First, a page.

Editorial: A Long Game of Trivial Pursuits

If you have ever played Trivial Pursuit (with people who have not memorized the answer cards), you know that it can take a long time to finish a single game. There are 1000-piece puzzles that might take less time to complete. And, like any other game, there is a winner and there are losers. Life can become one long game of trivial pursuits if we lose our focus on what’s important. Often, we convince ourselves that the things we’re chasing are worth it; and after all, no one wants to be a loser. We refuse to give up the chase, believing that once we achieve the next milestone, we will be satisfied. But that satisfaction always seems to be just beyond our reach.

Once upon a time (and this is no fairy tale), we were satisfied. God created us to find our satisfaction in Him alone, not only by communing with Him (in the Garden of Eden) but by doing His will and His work (Adam and Eve were to exercise dominion over the creation). For what appears to have been a very brief period of time, humanity did find satisfaction alone in God.

But the promise of something better, as strange as that may sound, was offered. Satan, through the serpent, deceitfully promised Adam and Eve that they could be made like God Himself (Gen 3:5) so long as they “played along.” But it was no game, and the results were devastating. They ate the forbidden fruit, Satan’s promise proved to be false, and a separation occurred between the Creator and His creation.

Afterward, God did something we often overlook. Romans 8:20 says that “the creation was subjected to frustration” (NIV), meaning that God made it impossible for the creation (including things like wealth, fame or power) to bring satisfaction to humanity. Yet these are the things we seek, often relentlessly, somehow convincing ourselves that a little more money, or the next promotion, or more recognition will bring the satisfaction we crave and slake the thirst of our hearts. It will not happen, nor can it happen, because God has made it impossible to happen! His desire is that this “frustration” will lead us ultimately to Him to find genuine fulfillment. But there are far too many of us who are still willing to play Satan’s game, believing there is something better.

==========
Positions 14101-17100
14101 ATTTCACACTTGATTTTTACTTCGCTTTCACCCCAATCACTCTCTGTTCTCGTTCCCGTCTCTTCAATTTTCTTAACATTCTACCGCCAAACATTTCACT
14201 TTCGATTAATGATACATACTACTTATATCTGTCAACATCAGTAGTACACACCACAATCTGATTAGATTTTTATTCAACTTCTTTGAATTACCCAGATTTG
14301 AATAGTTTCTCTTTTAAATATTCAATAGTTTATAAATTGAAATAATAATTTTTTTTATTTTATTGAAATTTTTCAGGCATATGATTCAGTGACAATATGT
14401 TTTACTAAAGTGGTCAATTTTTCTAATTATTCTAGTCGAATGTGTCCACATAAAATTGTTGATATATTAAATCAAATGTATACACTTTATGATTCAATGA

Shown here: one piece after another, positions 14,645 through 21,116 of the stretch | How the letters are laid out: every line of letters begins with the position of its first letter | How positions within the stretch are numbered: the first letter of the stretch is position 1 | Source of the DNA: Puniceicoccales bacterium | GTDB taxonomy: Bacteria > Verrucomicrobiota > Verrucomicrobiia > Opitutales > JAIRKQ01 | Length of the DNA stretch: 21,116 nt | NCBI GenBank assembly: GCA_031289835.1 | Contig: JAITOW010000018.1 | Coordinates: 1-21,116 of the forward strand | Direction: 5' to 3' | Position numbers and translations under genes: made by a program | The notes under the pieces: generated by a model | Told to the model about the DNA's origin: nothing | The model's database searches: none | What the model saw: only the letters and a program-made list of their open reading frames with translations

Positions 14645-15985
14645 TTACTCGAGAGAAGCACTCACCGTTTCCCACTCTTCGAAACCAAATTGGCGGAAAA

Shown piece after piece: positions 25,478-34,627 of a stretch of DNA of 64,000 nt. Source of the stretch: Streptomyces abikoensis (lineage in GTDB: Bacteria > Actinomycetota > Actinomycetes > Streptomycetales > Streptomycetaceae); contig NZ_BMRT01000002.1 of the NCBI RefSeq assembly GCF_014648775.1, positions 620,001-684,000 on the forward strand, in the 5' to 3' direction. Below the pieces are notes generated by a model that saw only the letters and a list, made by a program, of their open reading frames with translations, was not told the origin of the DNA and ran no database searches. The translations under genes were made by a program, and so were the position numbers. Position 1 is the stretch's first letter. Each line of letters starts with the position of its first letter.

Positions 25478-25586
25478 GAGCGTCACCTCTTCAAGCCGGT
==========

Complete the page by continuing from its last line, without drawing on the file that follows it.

Our satisfaction is found alone in our Creator and by doing His will (Psa 16:11; Mat 5:6; 1Ti 6:17-19). Any other pursuits, however pleasurable they may seem to be, will not grant lasting fulfillment to the human soul because God has subjected the creation to frustration … for now. Paul adds that God did this “in hope” (Rom 8:20), or rather, in the certainty that Christ will ultimately bring the creation and the Creator back together. Only then will the creation bring us satisfaction because God Himself will fill every part of it. There will be no prohibitions, no possibilities of failure nor the presence of the devil to mar it again.

But that day has not arrived. Until it does, may we have the wisdom to end the game of trivial pursuits and “pursue righteousness, godliness, faith, love, steadfastness, gentleness” (1Ti 6:11). In these worthy pursuits, we will find satisfaction – and there will be no losers.